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Nomination Preemption
President Bush may choose a new attorney general for his ability to avoid a confirmation fight.

Monday, September 17, 2007

IF PRESIDENT Bush names retired federal judge Michael B. Mukasey to succeed Alberto R. Gonzales as attorney general, it may be as much out of a desire to avoid a confrontation with Congress as out of esteem for Mr. Mukasey.

To be sure, there is much to be admired in Mr. Mukasey. He won plaudits for his deft handling of the difficult case of Omar Abdel Rahman, the "blind sheik," who was convicted for his role in the 1993 bombing of the World Trade Center. He garnered applause from conservatives for upholding the executive's right to designate alleged dirty bomber Jose Padilla an enemy combatant, even while winning the respect of liberals for insisting that Mr. Padilla be allowed to consult with a lawyer. And in a time when bipartisan consensus on almost any subject seems but a quaint ideal, Mr. Mukasey has won fans across the political spectrum, including Gonzales critic Charles E. Schumer (D-N.Y.) and leading conservative pundit William Kristol.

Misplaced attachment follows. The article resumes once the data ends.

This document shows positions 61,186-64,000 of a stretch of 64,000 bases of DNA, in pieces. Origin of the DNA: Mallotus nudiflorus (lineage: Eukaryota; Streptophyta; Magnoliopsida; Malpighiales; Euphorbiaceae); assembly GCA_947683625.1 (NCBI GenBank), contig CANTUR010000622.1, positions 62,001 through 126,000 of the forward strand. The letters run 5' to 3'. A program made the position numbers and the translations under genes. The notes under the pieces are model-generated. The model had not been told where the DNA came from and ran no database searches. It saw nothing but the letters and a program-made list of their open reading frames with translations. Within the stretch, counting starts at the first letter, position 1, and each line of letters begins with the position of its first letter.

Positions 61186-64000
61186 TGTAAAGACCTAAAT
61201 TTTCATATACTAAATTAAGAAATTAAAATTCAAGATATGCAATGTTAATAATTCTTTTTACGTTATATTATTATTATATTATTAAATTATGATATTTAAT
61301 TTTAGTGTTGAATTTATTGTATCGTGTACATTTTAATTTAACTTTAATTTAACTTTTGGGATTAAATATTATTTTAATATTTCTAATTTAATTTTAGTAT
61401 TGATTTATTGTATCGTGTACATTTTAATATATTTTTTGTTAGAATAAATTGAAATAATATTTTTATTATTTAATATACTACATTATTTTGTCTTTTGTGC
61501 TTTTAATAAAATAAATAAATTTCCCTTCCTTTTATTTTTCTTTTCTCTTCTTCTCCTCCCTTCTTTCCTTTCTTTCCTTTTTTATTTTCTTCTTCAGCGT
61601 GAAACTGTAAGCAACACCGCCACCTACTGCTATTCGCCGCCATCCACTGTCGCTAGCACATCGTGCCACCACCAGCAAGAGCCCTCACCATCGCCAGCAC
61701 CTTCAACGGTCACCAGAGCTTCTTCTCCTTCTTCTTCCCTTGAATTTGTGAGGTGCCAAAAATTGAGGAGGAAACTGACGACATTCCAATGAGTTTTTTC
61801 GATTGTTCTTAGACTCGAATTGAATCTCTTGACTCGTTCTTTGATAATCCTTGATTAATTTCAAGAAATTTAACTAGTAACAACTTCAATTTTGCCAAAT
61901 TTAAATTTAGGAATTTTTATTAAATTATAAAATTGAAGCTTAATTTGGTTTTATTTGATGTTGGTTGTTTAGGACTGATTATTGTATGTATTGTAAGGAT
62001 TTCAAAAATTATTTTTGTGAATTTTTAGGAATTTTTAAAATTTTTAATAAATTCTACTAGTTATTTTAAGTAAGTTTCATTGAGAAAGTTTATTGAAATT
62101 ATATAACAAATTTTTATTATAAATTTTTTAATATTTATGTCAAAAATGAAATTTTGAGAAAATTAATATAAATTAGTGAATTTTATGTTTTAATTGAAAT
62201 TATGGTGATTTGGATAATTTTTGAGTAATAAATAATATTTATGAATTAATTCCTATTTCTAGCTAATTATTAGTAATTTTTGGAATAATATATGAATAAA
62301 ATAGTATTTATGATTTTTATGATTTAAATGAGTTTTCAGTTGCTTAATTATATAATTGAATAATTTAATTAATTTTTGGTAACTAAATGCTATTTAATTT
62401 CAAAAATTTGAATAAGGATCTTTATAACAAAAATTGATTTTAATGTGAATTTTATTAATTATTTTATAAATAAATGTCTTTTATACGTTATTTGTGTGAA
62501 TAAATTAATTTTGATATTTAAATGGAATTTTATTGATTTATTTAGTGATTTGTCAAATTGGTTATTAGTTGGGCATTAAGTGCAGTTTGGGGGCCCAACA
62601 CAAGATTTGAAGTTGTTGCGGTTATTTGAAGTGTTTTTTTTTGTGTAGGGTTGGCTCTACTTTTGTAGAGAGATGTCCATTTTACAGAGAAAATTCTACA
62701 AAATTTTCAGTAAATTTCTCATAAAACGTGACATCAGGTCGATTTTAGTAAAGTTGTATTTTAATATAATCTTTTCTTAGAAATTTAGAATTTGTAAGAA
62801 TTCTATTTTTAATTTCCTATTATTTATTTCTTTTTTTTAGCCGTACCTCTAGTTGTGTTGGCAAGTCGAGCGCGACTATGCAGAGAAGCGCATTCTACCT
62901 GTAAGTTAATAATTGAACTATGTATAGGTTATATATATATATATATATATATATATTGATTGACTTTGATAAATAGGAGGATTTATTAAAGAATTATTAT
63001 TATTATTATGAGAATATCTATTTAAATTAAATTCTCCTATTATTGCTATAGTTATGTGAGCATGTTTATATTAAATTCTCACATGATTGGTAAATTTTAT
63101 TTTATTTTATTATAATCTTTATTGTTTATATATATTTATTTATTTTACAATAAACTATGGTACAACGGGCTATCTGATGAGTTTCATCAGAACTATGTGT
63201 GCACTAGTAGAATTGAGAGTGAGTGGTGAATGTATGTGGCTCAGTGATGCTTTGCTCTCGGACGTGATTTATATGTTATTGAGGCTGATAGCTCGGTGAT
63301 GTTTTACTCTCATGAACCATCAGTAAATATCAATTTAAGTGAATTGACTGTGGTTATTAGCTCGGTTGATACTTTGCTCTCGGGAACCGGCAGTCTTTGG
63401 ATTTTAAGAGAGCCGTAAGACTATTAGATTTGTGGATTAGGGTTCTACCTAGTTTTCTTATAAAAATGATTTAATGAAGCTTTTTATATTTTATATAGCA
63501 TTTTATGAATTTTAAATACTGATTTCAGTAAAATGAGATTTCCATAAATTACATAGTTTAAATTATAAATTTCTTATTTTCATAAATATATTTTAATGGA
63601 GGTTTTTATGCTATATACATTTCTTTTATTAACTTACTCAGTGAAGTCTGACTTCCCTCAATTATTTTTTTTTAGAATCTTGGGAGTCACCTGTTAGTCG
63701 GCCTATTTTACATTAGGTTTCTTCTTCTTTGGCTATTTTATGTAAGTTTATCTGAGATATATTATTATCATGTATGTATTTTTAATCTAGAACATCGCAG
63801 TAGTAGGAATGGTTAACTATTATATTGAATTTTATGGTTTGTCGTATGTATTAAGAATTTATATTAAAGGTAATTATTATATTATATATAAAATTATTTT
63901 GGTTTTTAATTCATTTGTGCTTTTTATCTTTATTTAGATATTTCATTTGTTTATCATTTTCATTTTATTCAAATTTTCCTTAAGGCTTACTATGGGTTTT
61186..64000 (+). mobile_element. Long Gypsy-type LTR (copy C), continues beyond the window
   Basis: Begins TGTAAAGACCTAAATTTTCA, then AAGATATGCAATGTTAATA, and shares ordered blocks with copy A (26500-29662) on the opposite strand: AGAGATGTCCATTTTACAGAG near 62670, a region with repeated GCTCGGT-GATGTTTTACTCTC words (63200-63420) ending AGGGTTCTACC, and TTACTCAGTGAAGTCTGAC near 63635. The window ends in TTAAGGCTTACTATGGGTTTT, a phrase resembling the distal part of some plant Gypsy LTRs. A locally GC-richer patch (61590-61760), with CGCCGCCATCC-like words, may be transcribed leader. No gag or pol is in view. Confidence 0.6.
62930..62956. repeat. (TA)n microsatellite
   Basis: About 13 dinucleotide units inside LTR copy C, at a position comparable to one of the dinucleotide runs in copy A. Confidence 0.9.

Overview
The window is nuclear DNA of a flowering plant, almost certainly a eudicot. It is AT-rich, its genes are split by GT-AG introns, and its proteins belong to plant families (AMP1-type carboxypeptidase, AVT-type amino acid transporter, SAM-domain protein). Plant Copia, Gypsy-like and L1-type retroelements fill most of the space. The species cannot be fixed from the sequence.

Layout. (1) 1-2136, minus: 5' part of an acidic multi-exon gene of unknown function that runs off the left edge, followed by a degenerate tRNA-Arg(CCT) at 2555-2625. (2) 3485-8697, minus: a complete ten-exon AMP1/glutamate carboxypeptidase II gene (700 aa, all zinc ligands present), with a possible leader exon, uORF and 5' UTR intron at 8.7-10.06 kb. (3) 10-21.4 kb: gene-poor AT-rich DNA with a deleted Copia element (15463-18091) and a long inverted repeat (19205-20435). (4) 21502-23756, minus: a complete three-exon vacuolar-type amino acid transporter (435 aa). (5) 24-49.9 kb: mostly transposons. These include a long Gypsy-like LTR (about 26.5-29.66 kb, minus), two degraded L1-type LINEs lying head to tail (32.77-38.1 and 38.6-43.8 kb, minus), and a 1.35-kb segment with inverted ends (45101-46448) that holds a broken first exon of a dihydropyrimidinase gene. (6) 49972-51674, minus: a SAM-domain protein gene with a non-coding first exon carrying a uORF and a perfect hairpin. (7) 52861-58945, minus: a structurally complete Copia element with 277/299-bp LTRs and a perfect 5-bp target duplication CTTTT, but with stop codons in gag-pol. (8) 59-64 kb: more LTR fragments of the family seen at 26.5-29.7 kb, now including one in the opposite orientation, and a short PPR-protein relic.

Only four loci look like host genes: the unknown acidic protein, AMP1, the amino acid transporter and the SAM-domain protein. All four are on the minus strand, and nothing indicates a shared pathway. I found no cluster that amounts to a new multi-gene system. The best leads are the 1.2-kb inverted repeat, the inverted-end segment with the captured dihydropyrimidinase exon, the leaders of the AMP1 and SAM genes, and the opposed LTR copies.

Yet there's also no question that if Mr. Mukasey gets the nod it will in no small part be because he is not Theodore B. Olson, the Washington lawyer whom Mr. Bush was said to be considering for attorney general. Mr. Olson's possible nomination drew howls from Senate Majority Leader Harry M. Reid (D-Nev.), who proclaimed last week that he would do "everything I can to prevent" Mr. Olson's confirmation. The desire to avoid a fight over the next attorney general may, in fact, be the right thing for an already beleaguered Justice Department. But no president should be cowed by the kind of threats lobbed by Mr. Reid. Mr. Olson is undoubtedly partisan. It's no coincidence that he represented Mr. Bush before the Supreme Court in Bush v. Gore. But if he had settled on Mr. Olson, Mr. Bush would have been nominating one of the premier lawyers of his day. Mr. Olson served honorably during the Reagan administration as head of the influential Office of Legal Counsel. His years as solicitor general under Mr. Bush proved he could serve ably and without political rancor even while adhering to a conservative view of the law. Mr. Olson would have restored to the top job at the Justice Department a level of intellectual heft and gravitas that had been absent during Mr. Gonzales's 2 1/2 -year reign of errors.

Without a doubt, Mr. Reid and the Democrats have an obligation to pry deeply into the qualifications and character of the person nominated to the top law enforcement job in the country. What they don't have is the right to usurp the president's role in choosing a nominee who shares his -- or possibly even her -- ideology and priorities.

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